On Monday, May 11, 2015 7:03:29 AM Sergio Lerner wrote: > 1. It will encourage centralization, because participants of mining > pools will loose more money because of excessive initial block template > latency, which leads to higher stale shares > > When a new block is solved, that information needs to propagate > throughout the Bitcoin network up to the mining pool operator nodes, > then a new block header candidate is created, and this header must be > propagated to all the mining pool users, ether by a push or a pull > model. Generally the mining server pushes new work units to the > individual miners. If done other way around, the server would need to > handle a high load of continuous work requests that would be difficult > to distinguish from a DDoS attack. So if the server pushes new block > header candidates to clients, then the problem boils down to increasing > bandwidth of the servers to achieve a tenfold increase in work > distribution. Or distributing the servers geographically to achieve a > lower latency. Propagating blocks does not require additional CPU > resources, so mining pools administrators would need to increase > moderately their investment in the server infrastructure to achieve > lower latency and higher bandwidth, but I guess the investment would be > low.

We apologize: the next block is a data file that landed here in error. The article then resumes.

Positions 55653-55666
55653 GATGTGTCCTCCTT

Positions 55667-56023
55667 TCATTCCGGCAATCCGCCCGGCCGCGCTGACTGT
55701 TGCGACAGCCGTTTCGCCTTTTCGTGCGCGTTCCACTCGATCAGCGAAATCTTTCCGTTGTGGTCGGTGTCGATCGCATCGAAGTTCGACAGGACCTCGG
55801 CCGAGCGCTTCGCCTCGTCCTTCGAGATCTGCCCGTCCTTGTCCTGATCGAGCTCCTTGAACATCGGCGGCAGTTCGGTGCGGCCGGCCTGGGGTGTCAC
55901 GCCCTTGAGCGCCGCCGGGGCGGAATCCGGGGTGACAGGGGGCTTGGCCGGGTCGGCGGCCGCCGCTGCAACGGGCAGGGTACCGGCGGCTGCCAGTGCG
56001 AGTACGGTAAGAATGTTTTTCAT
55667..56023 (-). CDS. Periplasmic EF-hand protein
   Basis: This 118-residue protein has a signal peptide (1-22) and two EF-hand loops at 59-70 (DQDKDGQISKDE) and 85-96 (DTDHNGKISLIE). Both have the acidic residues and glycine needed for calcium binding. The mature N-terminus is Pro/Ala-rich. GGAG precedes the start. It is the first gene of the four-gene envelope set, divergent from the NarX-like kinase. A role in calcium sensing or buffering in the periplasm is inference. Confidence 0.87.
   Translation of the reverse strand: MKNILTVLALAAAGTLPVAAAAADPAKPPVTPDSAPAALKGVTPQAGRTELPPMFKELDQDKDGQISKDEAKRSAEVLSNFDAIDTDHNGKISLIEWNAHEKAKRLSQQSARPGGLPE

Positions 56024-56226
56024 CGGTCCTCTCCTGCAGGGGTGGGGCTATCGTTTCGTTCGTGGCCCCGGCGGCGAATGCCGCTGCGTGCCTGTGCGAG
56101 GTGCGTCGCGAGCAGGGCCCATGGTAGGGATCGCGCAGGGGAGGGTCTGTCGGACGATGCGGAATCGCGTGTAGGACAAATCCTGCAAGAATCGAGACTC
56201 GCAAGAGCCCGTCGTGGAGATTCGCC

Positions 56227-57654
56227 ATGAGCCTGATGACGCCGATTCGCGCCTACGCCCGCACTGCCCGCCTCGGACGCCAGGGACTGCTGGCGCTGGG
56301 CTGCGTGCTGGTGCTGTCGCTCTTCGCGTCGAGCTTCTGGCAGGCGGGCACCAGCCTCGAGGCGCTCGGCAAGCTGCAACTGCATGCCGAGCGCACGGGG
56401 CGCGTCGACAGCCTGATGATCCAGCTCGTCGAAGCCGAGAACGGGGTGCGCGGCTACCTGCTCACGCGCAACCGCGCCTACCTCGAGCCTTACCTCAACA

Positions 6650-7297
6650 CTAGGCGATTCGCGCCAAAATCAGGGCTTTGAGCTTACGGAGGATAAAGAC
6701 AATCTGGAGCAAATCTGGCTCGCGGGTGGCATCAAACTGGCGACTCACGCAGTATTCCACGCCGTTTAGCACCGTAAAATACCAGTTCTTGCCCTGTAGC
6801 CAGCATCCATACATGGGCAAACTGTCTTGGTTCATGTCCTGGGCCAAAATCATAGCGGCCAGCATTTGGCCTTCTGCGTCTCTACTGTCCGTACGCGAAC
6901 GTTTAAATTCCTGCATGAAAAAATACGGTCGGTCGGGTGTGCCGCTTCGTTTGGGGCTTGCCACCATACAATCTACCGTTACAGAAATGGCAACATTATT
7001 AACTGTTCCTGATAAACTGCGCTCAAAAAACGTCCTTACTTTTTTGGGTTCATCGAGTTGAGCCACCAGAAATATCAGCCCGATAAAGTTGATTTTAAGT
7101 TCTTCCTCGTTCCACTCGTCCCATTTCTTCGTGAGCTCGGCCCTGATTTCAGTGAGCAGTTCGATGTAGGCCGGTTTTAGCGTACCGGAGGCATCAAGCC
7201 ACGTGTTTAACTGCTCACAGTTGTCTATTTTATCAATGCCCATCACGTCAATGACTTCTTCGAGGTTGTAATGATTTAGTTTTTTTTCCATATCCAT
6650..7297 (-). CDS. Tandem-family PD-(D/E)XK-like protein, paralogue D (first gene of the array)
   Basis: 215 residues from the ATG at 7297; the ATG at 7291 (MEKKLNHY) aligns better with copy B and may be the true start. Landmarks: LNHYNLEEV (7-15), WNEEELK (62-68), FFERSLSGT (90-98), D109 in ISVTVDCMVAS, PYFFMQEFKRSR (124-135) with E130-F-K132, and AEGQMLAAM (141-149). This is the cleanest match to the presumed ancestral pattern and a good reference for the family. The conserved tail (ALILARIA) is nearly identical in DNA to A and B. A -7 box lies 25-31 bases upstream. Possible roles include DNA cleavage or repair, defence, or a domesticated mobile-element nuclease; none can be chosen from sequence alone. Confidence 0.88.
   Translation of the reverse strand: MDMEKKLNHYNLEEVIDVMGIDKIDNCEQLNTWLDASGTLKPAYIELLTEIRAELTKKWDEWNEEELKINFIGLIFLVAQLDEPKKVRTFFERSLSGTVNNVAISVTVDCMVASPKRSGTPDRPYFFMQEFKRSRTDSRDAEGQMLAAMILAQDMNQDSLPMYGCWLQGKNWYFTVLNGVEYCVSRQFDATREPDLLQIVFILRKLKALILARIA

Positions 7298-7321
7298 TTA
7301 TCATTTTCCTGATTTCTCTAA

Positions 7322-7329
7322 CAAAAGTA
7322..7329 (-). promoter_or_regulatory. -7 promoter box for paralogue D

1. Latency is what matters here, not bandwidth so much. And latency reduction is either expensive or impossible. 2. Mining pools are mostly run at a loss (with exception to only the most centralised pools), and have nothing to invest in increasing infrastructure. > 3, It will reduce the security of the network > > The security of the network is based on two facts: > A- The miners are incentivized to extend the best chain > B- The probability of a reversal based on a long block competition > decreases as more confirmation blocks are appended. > C- Renting or buying hardware to perform a 51% attack is costly. > > A still holds. B holds for the same amount of confirmation blocks, so 6 > confirmation blocks in a 10-minute block-chain is approximately > equivalent to 6 confirmation blocks in a 1-minute block-chain. > Only C changes, as renting the hashing power for 6 minutes is ten times > less expensive as renting it for 1 hour. However, there is no shop where > one can find 51% of the hashing power to rent right now, nor probably > will ever be if Bitcoin succeeds. Last, you can still have a 1 hour > confirmation (60 1-minute blocks) if you wish for high-valued payments, > so the security decreases only if participant wish to decrease it. You're overlooking at least: 1. The real network has to suffer wasted work as a result of the stale blocks, while an attacker does not. If 20% of blocks are stale, the attacker only needs 40% of the legitimate hashrate to achieve 50%-in-practice. 2. Since blocks are individually weaker, it becomes cheaper to DoS nodes with invalid blocks. (not sure if this is a real concern, but it ought to be considered and addressed) > 4. Reducing the block propagation time on the average case is good, but > what happen in the worse case? > > Most methods proposed to reduce the block propagation delay do it only > on the average case. Any kind of block compression relies on both > parties sharing some previous information. In the worse case it's true > that a miner can create and try to broadcast a block that takes too much > time to verify or bandwidth to transmit. This is currently true on the > Bitcoin network. Nevertheless there is no such incentive for miners, > since they will be shooting on their own foots. Peter Todd has argued > that the best strategy for miners is actually to reach 51% of the > network, but not more. In other words, to exclude the slowest 49% > percent. But this strategy of creating bloated blocks is too risky in > practice, and surely doomed to fail, as network conditions dynamically > change. Also it would be perceived as an attack to the network, and the > miner (if it is a public mining pool) would be probably blacklisted. One can probably overcome changing network conditions merely by trying to reach 75% and exclude the slowest 25%. Also, there is no way to identify or blacklist miners. > 5. Thousands of SPV wallets running in mobile devices would need to be > upgraded (thanks Mike). > > That depends on the current upgrade rate for SPV wallets like Bitcoin > Wallet and BreadWallet. Suppose that the upgrade rate is 80%/year: we > develop the source code for the change now and apply the change in Q2 > 2016, then most of the nodes will already be upgraded by when the > hardfork takes place. Also a public notice telling people to upgrade in > web pages, bitcointalk, SPV wallets warnings, coindesk, one year in > advance will give plenty of time to SPV wallet users to upgrade. I agree this shouldn't be a real concern. SPV wallets are also more likely and less risky (globally) to be auto-updated. > 6. If there are 10x more blocks, then there are 10x more block headers, > and that increases the amount of bandwidth SPV wallets need to catch up > with the chain > > A standard smartphone with average cellular downstream speed downloads > 2.6 headers per second (1600 kbits/sec) , so if synchronization were > to be done only at night when the phone is connected to the power line, > then it would take 9 minutes to synchronize with 1440 headers/day. If a > person should accept a payment, and the smart-phone is 1 day > out-of-synch, then it takes less time to download all the missing > headers than to wait for a 10-minute one block confirmation. Obviously > all smartphones with 3G have a downstream bandwidth much higher, > averaging 1 Mbps. So the whole synchronization will be done less than a > 1-minute block confirmation. Uh, I think you need to be using at least median speeds. As an example, I can only sustain (over 3G) about 40 kbps, with a peak of around 400 kbps. 3G has worse range/coverage than 2G. No doubt the *average* is skewed so high because of densely populated areas like San Francisco having 400+ Mbps cellular data. It's not reasonable to assume sync only at night: most payments will be during the day, on battery - so increased power use must also be considered. > According to CISCO mobile bandwidth connection speed increases 20% every > year. Only in small densely populated areas of first-world countries. 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